Unlike most documentary histories I am familiar with where each document is preceded by a short explanation Blackburn has put all the documents together in the second half of the book and uses a 100 page introduction to present his thesis. Lincoln’s war was only the first half of a struggle that continued in the form of labor unrest in the north after the Confederacy’s defeat on the battlefield. Documents by Thomas Fortune who explains just how wage slavery is worse than when he was property of a slave master and Lucy Parson’s speech at the founding of the Industrial Workers of the World, (IWW), explains that the struggle will not be easy but it must go on, offer much support to Blackburn’s argument and the quote from historian Eric Forner that provides the book with its title, the Civil War and Reconstruction are America’s unfinished revolution.

Overall the book is very readable and thought provoking. It is a scholarly work but the lack of any statistical evidence, I admit statistics are needed but they frequently cause my eyes to glaze over and my mind to wonder, makes it is as accessible as many popular histories. I only have two issues with the book. First, the lack of an index is inexcusable in the computer age. Second, rather than separating the documents according to author and type it seems to me that a chronological arrangement would make it easier for the reader to follow the arguments. ( )
3 vote TLCrawford | Aug 3, 2011 |
no reviews | add a review

» Add other authors (2 possible)

Author nameRoleType of authorWork?Status
Blackburn, RobinEditorprimary authorall editionsconfirmed
Marx, KarlAuthormain authorall editionsconfirmed
Lincoln, AbrahamContributorsecondary authorall editionsconfirmed
Marx, KarlContributorsecondary authorall editionsconfirmed
You must log in to edit Common Knowledge data.
For more help see the Common Knowledge help page.
Canonical title
Original title
Alternative titles
Original publication date
People/Characters
Important places
Important events
Related movies
Awards and honors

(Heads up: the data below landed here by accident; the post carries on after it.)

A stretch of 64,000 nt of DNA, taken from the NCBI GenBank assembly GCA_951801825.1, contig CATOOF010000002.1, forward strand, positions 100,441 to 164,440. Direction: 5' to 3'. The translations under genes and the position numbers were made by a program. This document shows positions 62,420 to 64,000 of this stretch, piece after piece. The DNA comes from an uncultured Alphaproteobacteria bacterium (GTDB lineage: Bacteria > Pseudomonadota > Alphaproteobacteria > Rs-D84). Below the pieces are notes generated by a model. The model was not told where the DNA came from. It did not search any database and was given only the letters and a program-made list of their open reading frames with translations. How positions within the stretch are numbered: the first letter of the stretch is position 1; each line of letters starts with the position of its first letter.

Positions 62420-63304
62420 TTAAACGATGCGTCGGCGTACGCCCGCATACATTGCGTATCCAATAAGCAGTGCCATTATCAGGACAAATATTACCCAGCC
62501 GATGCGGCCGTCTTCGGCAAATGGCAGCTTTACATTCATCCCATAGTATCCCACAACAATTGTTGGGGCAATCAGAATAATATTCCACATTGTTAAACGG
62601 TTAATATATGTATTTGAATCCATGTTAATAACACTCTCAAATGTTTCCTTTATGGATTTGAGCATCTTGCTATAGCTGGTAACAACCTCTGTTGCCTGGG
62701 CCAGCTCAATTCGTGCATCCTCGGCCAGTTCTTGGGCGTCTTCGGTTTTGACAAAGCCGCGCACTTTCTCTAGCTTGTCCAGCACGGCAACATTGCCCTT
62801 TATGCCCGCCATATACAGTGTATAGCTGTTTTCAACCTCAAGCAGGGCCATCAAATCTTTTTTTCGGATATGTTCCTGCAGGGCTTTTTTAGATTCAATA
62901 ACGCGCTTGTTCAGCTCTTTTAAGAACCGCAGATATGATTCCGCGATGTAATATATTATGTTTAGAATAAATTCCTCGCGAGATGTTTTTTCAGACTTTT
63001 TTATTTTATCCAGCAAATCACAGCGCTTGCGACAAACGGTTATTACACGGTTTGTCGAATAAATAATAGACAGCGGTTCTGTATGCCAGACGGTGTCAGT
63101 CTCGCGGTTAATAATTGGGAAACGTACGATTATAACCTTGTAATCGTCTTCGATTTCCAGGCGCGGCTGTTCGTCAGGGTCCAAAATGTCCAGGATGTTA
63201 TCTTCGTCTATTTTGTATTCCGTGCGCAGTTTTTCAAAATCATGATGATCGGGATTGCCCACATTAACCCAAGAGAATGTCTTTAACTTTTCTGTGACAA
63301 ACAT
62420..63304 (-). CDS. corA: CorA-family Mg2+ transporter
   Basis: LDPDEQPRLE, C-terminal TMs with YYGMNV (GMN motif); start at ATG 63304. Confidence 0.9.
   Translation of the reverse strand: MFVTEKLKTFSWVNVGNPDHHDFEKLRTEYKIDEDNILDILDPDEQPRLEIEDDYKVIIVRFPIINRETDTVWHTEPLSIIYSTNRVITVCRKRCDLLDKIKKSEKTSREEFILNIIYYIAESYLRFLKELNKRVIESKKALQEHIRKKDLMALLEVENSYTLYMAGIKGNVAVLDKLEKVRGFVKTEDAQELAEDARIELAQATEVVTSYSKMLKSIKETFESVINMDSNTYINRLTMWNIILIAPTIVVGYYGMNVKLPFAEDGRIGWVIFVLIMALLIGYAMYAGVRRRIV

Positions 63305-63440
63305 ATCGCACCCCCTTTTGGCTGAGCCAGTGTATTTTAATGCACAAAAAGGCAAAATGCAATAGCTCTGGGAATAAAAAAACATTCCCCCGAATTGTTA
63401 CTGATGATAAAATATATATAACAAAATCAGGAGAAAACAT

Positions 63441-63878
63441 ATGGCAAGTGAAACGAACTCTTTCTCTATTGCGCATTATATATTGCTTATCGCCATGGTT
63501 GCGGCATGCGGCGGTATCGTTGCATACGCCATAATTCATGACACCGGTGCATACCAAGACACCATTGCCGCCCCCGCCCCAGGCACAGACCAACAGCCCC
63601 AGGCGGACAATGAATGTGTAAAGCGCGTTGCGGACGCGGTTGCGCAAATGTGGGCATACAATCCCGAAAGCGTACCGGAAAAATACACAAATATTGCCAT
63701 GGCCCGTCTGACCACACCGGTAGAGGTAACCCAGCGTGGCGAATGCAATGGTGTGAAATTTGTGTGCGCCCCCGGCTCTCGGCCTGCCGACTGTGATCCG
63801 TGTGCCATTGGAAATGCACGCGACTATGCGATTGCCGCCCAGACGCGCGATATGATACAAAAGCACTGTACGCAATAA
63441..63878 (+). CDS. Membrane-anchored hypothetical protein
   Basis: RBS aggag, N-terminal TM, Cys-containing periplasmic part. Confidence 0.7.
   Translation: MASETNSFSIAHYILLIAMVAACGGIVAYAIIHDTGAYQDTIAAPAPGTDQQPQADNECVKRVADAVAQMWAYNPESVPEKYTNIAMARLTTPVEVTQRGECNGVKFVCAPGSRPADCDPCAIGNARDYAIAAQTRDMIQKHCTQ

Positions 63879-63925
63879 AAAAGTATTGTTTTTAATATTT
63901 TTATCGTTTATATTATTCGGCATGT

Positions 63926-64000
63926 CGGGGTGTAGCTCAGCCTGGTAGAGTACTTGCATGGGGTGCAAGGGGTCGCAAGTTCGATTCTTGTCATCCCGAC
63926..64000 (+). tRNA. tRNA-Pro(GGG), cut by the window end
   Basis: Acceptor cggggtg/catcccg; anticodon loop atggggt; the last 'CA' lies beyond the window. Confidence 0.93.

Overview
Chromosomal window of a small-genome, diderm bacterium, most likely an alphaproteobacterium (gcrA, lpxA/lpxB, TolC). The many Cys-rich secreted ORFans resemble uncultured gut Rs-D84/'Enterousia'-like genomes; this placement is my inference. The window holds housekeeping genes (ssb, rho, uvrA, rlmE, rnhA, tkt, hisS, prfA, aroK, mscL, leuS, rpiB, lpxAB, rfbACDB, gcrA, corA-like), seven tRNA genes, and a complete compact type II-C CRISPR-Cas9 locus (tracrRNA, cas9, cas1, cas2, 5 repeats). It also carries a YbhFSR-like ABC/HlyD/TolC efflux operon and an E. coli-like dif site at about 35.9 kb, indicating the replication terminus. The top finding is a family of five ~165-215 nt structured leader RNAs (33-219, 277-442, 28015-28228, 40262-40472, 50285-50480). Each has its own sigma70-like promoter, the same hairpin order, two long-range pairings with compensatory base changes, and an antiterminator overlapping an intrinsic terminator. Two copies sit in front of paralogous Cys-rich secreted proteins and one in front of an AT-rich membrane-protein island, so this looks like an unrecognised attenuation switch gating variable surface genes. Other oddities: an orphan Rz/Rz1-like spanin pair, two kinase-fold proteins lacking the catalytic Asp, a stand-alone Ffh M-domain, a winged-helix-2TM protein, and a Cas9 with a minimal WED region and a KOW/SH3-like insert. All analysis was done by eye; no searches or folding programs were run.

Epigraph
Dedication
First words
Quotations
Last words
Disambiguation notice
Publisher's editors
Blurbers
Original language
Canonical DDC/MDS

References to this work on external resources.

Wikipedia in English (1)

Karl Marx and Abraham Lincoln exchanged letters at the end of the Civil War. Although they were divided by far more than the Atlantic Ocean, they agreed on the cause of "free labor" and the urgent need to end slavery. In his introduction, Robin Blackburn argues that Lincoln's response signaled the importance of the German American community and the role of the international communists in opposing European recognition of the Confederacy. The ideals of communism, voiced through the International Working Men's Association, attracted many thousands of supporters throughout the US, and helped spread the demand for an eight-hour day. Blackburn shows how the IWA in America - born out of the Civil War - sought to radicalize Lincoln's unfinished revolution and to advance the rights of labor, uniting black and white, men and women, native and foreign-born. The International contributed to a profound critique of the capitalist robber barons who enriched themselves during and after the war, and it inspired an extraordinary series of strikes and class struggles in the postwar decades. In addition to a range of key texts and letters by both Lincoln and Marx, this book includes articles from the radical New York-based journal Woodhull and Claflin's Weekly, an extract from Thomas Fortune's classic work on racism Black and White, Frederick Engels on the progress of US labor in the 1880s, and Lucy Parson's speech at the founding of the Industrial Workers of the World.

No library descriptions found.

Book description
Haiku summary

Quick Links

Popular covers

Rating

Average: (3.67)
0.5
1
1.5
2
2.5
3 1
3.5
4 2
4.5
5

Is this you?

Become a LibraryThing Author.

 

About | Contact | Privacy/Terms | Help/FAQs | Blog | Store | APIs | TinyCat | Legacy Libraries | Early Reviewers | Common Knowledge | 160,617,361 books! | Top bar: Always visible